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Executive Director of the United Nations World Food Programme, David Beasley, poses with the diploma and medal of Nobel Peace Prize in Rome, Italy December 10, 2020. (Reuters)
Executive Director of the United Nations World Food Programme, David Beasley, poses with the diploma and medal of Nobel Peace Prize in Rome, Italy December 10, 2020. (Reuters)
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13 Dec 2020 01:12:02 GMT9
Cornelia Meyer
13 Dec 2020 01:12:02 GMT9

When the Nobel Peace Prize was awarded in October to the World Food Programme (WFP), its executive director David Beasley said 270 million people would face hunger by the end of this year, and the organization needed to raise $15 billion to feed them plus $5 billion to save 30 million more from starvation. 

Beasley used his acceptance speech last week as a further call to action. The COVID-19 pandemic is not just the biggest health crisis in a century, it has also created economic devastation across the globe and doubled the number of the world’s hungry. 

According to the WFP about 370 million children missed school meals in May at the height of the pandemic. The Asian Development Bank and the International Labour Organization say 15 million teenagers and young people have lost their jobs and incomes in Asia alone.

Beasley pointed out that before COVID-19, 60 percent of hunger was conflict driven, which is why 80 percent of WFP operations are in conflict zones, many of them in Africa and the Middle East. Nearly all of the 30 million who now face starvation live in conflict zones. Climate change and extreme weather events are another major cause of hunger by devastating crops and breaking food supply chains.

The WFP’s job goes beyond feeding the hungry and extends into securing food supply chains as a means of averting hunger in future. It is also the world’s largest provider of school meals.

The COVID-19 pandemic is not just the biggest health crisis in a century, it has also created economic devastation across the globe and doubled the number of the world’s hungry. 

Cornelia Meyer

The WFP fed close to 100 million hungry mouths before the pandemic, when 135 million people did not have enough to eat. Now that the number has doubled, its task has more than doubled.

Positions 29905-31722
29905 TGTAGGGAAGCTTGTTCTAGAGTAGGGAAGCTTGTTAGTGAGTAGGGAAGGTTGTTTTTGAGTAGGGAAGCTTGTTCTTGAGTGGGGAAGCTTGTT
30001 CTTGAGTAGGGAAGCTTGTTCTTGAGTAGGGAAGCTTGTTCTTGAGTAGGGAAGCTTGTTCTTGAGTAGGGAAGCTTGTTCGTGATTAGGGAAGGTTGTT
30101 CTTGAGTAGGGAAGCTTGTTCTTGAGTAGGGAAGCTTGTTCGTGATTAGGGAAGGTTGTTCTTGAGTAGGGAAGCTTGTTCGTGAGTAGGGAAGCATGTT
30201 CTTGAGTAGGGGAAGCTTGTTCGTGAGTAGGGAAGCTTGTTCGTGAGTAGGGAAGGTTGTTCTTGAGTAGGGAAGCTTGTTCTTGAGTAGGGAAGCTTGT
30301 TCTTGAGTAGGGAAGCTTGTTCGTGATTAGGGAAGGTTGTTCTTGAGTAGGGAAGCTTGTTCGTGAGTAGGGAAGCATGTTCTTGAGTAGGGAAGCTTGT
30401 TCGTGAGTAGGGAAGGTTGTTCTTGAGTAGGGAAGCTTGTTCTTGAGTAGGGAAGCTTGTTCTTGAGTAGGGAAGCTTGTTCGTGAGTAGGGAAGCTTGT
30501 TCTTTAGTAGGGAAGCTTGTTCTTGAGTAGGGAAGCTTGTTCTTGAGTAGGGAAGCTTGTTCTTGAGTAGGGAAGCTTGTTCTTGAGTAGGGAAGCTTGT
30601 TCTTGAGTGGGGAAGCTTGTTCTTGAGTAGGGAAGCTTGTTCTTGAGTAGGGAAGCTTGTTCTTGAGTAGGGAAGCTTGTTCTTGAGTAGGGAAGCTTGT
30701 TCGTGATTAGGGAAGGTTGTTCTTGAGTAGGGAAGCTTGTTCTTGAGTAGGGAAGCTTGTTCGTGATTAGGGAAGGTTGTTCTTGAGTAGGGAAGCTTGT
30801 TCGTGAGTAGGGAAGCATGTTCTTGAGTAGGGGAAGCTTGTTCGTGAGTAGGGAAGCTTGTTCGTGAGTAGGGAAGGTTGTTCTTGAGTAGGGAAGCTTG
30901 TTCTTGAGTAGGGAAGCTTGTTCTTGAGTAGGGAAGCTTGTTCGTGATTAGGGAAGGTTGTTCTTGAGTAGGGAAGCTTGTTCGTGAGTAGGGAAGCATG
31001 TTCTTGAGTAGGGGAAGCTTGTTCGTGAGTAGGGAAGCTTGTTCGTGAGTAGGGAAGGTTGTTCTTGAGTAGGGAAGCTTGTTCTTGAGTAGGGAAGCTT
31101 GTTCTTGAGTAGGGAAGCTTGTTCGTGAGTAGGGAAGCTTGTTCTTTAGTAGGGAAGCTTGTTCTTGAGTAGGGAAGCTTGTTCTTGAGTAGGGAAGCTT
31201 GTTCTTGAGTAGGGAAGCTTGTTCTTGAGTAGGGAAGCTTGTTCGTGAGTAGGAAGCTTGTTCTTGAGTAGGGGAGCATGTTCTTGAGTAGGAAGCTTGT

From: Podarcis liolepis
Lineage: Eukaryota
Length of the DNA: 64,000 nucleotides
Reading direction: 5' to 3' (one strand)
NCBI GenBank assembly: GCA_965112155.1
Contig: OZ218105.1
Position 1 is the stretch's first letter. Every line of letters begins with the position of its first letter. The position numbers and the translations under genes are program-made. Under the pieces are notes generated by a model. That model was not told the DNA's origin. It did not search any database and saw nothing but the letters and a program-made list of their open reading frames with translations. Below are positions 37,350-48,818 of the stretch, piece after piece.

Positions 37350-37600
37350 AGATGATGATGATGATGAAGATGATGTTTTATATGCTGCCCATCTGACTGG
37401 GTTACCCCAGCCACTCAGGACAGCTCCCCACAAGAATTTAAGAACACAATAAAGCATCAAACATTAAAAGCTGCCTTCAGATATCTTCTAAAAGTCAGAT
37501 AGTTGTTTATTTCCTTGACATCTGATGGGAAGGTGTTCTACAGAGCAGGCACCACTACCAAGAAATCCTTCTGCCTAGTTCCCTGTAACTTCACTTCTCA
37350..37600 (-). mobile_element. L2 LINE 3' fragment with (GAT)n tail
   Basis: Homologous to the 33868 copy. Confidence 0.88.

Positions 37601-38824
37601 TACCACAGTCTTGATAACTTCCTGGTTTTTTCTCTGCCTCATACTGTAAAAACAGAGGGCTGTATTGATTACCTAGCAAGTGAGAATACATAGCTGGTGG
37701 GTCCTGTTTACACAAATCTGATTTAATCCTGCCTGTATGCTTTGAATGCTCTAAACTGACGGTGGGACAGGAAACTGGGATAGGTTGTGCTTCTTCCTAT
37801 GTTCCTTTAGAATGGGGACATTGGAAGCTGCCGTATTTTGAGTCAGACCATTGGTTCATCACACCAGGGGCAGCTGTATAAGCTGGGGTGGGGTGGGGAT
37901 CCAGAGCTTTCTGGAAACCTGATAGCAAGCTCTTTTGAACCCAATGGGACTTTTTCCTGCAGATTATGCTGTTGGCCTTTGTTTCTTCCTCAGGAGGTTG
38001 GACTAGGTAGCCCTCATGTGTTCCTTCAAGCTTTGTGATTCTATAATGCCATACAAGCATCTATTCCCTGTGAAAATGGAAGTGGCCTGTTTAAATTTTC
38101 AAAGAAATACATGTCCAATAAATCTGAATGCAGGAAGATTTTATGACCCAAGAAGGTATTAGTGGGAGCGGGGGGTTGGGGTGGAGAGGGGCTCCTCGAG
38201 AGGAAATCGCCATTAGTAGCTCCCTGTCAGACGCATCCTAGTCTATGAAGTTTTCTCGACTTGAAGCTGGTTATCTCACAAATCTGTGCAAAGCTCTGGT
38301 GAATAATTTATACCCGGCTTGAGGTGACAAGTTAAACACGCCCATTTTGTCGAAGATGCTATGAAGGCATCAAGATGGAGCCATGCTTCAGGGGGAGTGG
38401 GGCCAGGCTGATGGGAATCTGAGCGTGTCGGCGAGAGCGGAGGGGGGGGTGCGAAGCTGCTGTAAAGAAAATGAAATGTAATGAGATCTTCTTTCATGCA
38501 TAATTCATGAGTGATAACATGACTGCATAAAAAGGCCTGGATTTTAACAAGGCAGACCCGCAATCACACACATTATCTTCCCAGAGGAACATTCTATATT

Beasley pointed out the link between hunger and migration: “If they don’t have food security and some degree of peace, they will do what any mother and dad would do to find food and peace for their children: They’ll leave.”

If anything, that should be a rallying cry for the near neighbors of conflict zones to support the WFP. It raised a record $8 billion in 2019, but a gap of $4.1 billion remained —at a time when the world economy was humming, making generosity a lot easier. Now the IMF expects global GDP to contract by 4.4 percent in 2020, with the WFP’s biggest donors the US and Germany ($3.4 billion and $887 million respectively) not escaping the economic downturn. The US and the EU alone have earmarked trillions in pandemic rescue packages for their own people, leaving little wiggle room in their hopelessly stretched budgets. Raising the $15 billion required to feed the world’s hungry will be an uphill battle.

Nevertheless, in Beasley’s words: “There is $400 trillion of wealth in the world today. Even at the height of the pandemic, in just 90 days, an additional $2.7 trillion of wealth was created. And we need only $5 billion to save 30 million lives from famine.” If half the world’s population donated $1 each and all 2,095 billionaires donated $1 million per person, the WFP would have raised $6 billion.

Humanity has achieved a lot in the past 200 years; 94 percent of the world’s population lived in extreme poverty at the beginning of the 19th century, but by 2015 that had been reduced to 10 percent. COVID-19 threatens to reverse this achievement. The World Bank estimates that up to 115 million people will be pushed into absolute poverty because of the economic devastation caused by the pandemic. The UN’s Sustainable Development Goals, which have been endorsed by the family of nations, address these issues: SDG 1 is for zero poverty by 2030 and SDG 2 is to eliminate hunger by then.

Beasley ended his acceptance speech with the words: “Please don’t ask us to choose who lives and who dies. In the spirit of Alfred Nobel, as inscribed on this medal – “peace and brotherhood” – let’s feed them all.” Hear, hear.

  • Cornelia Meyer is a Ph.D.-level economist with 30 years of experience in investment banking and industry. She is chairperson and CEO of business consultancy Meyer Resources. Twitter: @MeyerResources
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